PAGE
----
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A study in movement

Oliver Fortune discovers an interest in science

Despite having declared my brain a Commonwealth Games-free zone earlier this summer, yesterday – for want of anything more constructive to do – I switched to BBC1 and watched both the men’s and women’s triathlon events whilst simultaneously doing other things, e.g. flicking through the newspapers.

In my capacity as a roving reporter for National Rust, and indeed amateur scientific research student, as it happens I surprised myself by taking greater interest in the women’s event, which was staged first, beginning shortly after 11.00am.

The catalyst was the inclusion in the BBC’s coverage of its latest toy, a camera or cameras capable of recording and then playing back super-slow-motion high definition moving pictures of stunning quality. Shortly after the female competitors made the final transition, from bike-riding to running, the television director began dropping occasional super slo-mo video clips into the coverage.

The BBC commentators took no particular notice of these and simply carried on describing the race as it unfolded and individual competitors either faded or made their moves to strike for home and the medals.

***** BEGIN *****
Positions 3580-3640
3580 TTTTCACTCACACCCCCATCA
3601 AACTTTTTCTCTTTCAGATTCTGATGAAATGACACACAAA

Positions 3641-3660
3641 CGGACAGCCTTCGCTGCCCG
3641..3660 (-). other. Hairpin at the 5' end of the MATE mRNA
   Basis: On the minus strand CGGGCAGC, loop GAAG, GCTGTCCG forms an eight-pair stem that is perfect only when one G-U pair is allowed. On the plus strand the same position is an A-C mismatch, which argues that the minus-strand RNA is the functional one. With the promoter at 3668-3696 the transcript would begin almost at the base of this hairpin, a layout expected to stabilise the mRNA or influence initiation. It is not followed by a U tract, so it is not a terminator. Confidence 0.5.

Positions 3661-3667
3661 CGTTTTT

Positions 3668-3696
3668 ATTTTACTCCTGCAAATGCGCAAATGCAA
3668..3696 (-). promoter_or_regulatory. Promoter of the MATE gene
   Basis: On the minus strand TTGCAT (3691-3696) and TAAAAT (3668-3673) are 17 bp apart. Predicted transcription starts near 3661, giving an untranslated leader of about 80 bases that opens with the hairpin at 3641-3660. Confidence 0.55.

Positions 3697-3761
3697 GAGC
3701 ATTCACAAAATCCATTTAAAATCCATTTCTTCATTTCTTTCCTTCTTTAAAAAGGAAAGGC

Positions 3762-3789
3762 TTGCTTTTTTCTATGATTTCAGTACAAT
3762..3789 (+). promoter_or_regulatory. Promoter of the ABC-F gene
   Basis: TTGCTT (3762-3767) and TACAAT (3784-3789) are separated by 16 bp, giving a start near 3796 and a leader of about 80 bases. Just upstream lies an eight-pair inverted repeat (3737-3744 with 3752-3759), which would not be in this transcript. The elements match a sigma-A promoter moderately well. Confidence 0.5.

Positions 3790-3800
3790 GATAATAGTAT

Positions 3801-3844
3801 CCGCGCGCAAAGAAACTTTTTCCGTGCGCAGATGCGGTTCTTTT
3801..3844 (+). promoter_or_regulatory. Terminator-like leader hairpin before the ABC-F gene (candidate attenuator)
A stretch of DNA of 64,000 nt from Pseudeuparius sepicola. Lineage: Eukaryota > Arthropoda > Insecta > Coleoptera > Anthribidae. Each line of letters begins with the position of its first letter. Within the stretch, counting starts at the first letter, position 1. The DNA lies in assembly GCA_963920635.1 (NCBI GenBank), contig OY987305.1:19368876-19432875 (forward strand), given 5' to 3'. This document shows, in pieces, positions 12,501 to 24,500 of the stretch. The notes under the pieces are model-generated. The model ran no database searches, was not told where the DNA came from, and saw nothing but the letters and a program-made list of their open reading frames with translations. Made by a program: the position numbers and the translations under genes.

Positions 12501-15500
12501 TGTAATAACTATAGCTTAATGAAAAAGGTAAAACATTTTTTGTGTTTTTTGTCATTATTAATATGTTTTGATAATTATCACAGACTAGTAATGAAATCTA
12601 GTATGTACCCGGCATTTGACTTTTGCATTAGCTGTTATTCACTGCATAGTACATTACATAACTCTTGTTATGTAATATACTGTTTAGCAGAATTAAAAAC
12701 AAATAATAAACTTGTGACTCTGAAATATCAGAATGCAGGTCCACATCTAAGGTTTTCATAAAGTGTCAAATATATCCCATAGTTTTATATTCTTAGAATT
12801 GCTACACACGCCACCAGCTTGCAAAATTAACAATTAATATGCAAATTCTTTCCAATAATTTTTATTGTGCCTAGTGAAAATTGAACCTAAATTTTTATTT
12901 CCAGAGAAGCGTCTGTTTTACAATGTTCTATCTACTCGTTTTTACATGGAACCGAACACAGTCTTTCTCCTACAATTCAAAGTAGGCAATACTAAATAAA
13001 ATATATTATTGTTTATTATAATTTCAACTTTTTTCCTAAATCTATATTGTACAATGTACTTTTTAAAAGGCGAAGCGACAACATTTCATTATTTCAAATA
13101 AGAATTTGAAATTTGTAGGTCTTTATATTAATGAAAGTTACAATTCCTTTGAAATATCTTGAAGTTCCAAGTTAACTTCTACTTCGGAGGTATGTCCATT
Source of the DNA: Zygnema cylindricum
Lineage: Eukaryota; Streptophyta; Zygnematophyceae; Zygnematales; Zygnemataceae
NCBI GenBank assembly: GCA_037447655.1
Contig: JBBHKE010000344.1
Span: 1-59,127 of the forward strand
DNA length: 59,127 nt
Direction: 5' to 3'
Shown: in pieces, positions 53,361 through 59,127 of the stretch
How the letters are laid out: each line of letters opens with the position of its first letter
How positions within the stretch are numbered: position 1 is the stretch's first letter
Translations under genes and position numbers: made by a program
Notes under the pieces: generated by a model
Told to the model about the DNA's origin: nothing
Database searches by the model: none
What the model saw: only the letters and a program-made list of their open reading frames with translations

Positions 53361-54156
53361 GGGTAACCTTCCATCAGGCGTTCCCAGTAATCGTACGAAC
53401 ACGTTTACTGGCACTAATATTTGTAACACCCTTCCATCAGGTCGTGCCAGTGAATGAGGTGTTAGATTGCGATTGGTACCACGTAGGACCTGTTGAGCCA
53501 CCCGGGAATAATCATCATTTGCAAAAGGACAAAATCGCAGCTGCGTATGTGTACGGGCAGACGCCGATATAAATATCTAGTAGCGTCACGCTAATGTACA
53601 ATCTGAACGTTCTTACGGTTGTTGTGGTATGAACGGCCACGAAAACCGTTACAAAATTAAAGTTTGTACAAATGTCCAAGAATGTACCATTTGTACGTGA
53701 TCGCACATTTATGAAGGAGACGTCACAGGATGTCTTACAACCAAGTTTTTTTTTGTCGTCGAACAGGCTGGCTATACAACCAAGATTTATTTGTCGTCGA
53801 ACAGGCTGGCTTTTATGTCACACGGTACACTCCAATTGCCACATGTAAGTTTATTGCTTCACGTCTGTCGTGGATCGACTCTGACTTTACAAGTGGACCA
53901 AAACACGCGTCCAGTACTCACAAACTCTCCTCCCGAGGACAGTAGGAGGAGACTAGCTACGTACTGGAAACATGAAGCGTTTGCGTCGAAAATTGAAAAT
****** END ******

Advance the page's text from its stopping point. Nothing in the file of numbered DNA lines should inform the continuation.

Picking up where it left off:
Meanwhile, those watching at home (like me) did spot something out of the ordinary and worth remarking upon. In the cause of science advancement, I found myself unconsciously making a decision to undertake a specific new study of a phenomenon that I had never come across before in what is probably fifty-five years’ worth of looking at women.

The high-definition slo-mo coverage demonstrated conclusively that when a woman runs – and this applies whatever the bust-size of the lady concerned – her breasts perform in an unexpected manner.

triathlonI first noticed this as the leading group of five runners – two English, one Australian, one Kiwi and one from Northern Ireland – pushed on to extend their lead over the rest of the pack.

Every slow-motion sequence showed the same thing.

As a running female takes each stride, one might have expected the relevant breast to exhibit a bounce, timed to match the stride, or perhaps follow milliseconds later.

I certainly did.

But no. I was fascinated to notice than in fact each stride prompted a multiple movement in the breast. As each stride was taken, the breast bounced up and down twice, or possibly even twice-and-a-half. I found this observed fact bordering upon the incredible and decided to concentrate and watch for further instances of slo-mo work in order to check and re-check my initial research finding.

Dear reader, you may not be surprised to learn that my eyes had not deceived me. The running section of the women’s triathlon lasted about 30 minutes and, during this period,  I was able to confirm my original observation to a degree that meets the exacting requirements of scientific academia.

I shall be submitting my 38-page report to The Lancet this afternoon, once I have proof-read it again and had four copies made at my local KallKwik shop.

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About Oliver Fortune

A doctor formerly specialising in sexual health, Oliver has written widely on matters relating to sex, relationships and counselling. He is divorced and has one daughter. He is a keen skier and mountain biker. More Posts